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Triakis icosahedron

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Triakis icosahedron
(Click here for rotating model)
Type Catalan solid
Coxeter diagram CDel node f1.pngCDel 5.pngCDel node f1.pngCDel 3.pngCDel node.png
Conway notation kI
Face type V3.10.10
DU26 facets.png

isosceles triangle
Faces 60
Edges 90
Vertices 32
Vertices by type 20{3}+12{10}
Symmetry group Ih, H3, [5,3], (*532)
Rotation group I, [5,3]+, (532)
Dihedral angle 160°36′45″
arccos(−24 + 155/61)
Properties convex, face-transitive
Truncated dodecahedron.png
Truncated dodecahedron
(dual polyhedron)
Triakis icosahedron Net
3d model of a triakis icosahedron

In geometry, the triakis icosahedron (or kisicosahedron[1]) is an Archimedean dual solid, or a Catalan solid. Its dual is the truncated dodecahedron.

Orthogonal projections[edit]

The triakis icosahedron has three symmetry positions, two on vertices, and one on a midedge: The Triakis icosahedron has five special orthogonal projections, centered on a vertex, on two types of edges, and two types of faces: hexagonal and pentagonal. The last two correspond to the A2 and H2 Coxeter planes.

Orthogonal projections of wireframe modes
[2] [6] [10]
Image Dual dodecahedron t12 exx.png Dual dodecahedron t12 A2.png Dual dodecahedron t12 H3.png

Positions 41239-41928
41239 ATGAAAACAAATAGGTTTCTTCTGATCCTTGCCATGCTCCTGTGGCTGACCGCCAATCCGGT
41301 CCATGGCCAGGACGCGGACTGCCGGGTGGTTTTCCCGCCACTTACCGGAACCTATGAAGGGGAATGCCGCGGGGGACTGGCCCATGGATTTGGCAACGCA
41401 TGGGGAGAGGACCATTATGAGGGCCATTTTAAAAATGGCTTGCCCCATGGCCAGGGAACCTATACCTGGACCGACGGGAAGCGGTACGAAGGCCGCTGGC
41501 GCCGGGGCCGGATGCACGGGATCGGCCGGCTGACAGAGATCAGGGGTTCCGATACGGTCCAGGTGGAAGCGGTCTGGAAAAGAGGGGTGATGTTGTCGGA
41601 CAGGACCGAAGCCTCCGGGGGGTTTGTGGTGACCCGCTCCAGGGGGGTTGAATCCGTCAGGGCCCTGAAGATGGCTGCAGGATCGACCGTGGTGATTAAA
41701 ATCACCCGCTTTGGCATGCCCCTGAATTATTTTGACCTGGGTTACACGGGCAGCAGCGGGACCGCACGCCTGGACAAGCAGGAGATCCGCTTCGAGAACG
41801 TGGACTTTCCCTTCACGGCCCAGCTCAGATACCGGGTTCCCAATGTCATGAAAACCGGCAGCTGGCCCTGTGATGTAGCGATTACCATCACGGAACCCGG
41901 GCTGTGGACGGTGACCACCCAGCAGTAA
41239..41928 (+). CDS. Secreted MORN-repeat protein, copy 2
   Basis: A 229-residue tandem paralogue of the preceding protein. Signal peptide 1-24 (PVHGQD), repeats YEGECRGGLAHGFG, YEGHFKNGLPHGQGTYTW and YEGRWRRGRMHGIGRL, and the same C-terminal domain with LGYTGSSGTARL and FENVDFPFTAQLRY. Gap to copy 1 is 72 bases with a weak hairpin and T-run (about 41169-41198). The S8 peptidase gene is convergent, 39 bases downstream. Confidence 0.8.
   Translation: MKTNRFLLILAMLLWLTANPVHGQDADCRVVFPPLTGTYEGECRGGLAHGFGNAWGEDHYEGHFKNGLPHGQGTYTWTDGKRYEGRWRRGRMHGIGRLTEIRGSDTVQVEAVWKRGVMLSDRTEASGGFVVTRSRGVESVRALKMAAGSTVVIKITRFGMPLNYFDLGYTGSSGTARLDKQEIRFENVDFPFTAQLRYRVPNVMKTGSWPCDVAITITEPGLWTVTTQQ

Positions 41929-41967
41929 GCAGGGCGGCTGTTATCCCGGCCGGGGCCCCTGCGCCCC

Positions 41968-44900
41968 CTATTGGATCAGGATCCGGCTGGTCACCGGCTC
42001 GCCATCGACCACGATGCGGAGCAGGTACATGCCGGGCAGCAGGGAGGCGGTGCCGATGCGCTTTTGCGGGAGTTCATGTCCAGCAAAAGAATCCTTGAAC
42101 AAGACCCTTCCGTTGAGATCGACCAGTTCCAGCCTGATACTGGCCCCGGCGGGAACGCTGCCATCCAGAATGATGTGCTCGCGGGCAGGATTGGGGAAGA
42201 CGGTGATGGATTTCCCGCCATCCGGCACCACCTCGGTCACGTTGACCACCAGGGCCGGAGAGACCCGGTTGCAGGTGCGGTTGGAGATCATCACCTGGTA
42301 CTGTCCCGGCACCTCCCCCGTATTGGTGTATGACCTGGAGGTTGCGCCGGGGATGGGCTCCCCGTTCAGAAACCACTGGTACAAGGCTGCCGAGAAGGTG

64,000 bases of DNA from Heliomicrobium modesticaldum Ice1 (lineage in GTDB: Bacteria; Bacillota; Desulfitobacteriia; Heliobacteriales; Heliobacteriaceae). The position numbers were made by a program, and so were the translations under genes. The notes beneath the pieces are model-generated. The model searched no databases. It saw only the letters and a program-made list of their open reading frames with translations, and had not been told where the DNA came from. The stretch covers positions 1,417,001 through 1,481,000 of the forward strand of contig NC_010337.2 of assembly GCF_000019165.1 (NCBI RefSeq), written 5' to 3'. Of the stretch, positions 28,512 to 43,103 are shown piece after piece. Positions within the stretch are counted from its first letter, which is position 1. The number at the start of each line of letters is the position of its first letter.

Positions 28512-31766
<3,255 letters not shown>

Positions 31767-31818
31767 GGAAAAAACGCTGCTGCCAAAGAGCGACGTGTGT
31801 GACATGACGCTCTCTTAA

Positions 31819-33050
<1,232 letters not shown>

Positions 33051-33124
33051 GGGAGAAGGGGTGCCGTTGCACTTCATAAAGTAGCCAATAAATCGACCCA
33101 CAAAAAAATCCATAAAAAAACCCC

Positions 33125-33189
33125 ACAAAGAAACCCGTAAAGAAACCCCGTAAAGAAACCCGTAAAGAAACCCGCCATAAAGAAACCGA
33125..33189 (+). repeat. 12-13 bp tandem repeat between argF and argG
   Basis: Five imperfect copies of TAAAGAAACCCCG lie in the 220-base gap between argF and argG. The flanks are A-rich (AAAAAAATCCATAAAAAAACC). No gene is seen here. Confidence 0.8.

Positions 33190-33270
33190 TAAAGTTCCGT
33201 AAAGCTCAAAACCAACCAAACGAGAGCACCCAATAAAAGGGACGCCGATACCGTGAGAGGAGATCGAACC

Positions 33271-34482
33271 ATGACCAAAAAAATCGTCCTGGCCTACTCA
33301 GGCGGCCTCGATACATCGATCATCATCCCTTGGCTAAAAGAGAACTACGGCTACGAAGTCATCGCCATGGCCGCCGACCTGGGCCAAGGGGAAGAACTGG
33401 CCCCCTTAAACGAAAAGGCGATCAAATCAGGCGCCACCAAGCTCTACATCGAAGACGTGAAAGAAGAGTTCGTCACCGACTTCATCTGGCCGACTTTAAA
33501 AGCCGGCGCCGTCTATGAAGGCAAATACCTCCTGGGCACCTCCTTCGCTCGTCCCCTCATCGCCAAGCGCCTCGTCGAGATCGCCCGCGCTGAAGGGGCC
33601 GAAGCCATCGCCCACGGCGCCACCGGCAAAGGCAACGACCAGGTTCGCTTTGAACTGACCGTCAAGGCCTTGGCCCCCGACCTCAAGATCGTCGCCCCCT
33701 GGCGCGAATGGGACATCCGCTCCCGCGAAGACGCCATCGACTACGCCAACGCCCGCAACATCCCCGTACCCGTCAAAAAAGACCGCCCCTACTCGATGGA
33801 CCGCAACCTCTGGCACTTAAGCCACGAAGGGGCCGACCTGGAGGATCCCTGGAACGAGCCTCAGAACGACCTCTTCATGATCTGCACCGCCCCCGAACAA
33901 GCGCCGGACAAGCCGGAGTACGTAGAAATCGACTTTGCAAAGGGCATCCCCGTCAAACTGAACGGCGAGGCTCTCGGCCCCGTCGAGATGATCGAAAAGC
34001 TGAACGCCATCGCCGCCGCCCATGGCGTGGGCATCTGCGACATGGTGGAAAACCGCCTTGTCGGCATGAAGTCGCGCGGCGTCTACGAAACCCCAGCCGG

Dodecahedron t01 exx.png Dodecahedron t01 A2.png Dodecahedron t01 H3.png


It can be seen as an icosahedron with triangular pyramids augmented to each face; that is, it is the Kleetope of the icosahedron. This interpretation is expressed in the name, triakis.

Tetrahedra augmented icosahedron.png

If the icosahedron is augmented by tetrahedral without removing the center icosahedron, one gets the net of an icosahedral pyramid.

Other triakis icosahedra[edit]

This interpretation can also apply to other similar nonconvex polyhedra with pyramids of different heights:


Stellation of triakis icosahedron.png
The triakis icosahedron has numerous stellations, including this one.

Related polyhedra[edit]

Spherical triakis icosahedron

The triakis icosahedron is a part of a sequence of polyhedra and tilings, extending into the hyperbolic plane. These face-transitive figures have (*n32) reflectional symmetry.

See also[edit]


  1. ^ Conway, Symmetries of things, p.284
  • Williams, Robert (1979). The Geometrical Foundation of Natural Structure: A Source Book of Design. Dover Publications, Inc. ISBN 0-486-23729-X. (Section 3-9)
  • Wenninger, Magnus (1974). Polyhedron Models. Cambridge University Press. ISBN 0-521-09859-9.
  • Wenninger, Magnus (1983). Dual Models. Cambridge University Press. ISBN 978-0-521-54325-5. MR 0730208. (The thirteen semiregular convex polyhedra and their duals, Page 19, Triakisicosahedron)
  • The Symmetries of Things 2008, John H. Conway, Heidi Burgiel, Chaim Goodman-Strass, ISBN 978-1-56881-220-5 [1] (Chapter 21, Naming the Archimedean and Catalan polyhedra and tilings, page 284, Triakis icosahedron )

External links[edit]

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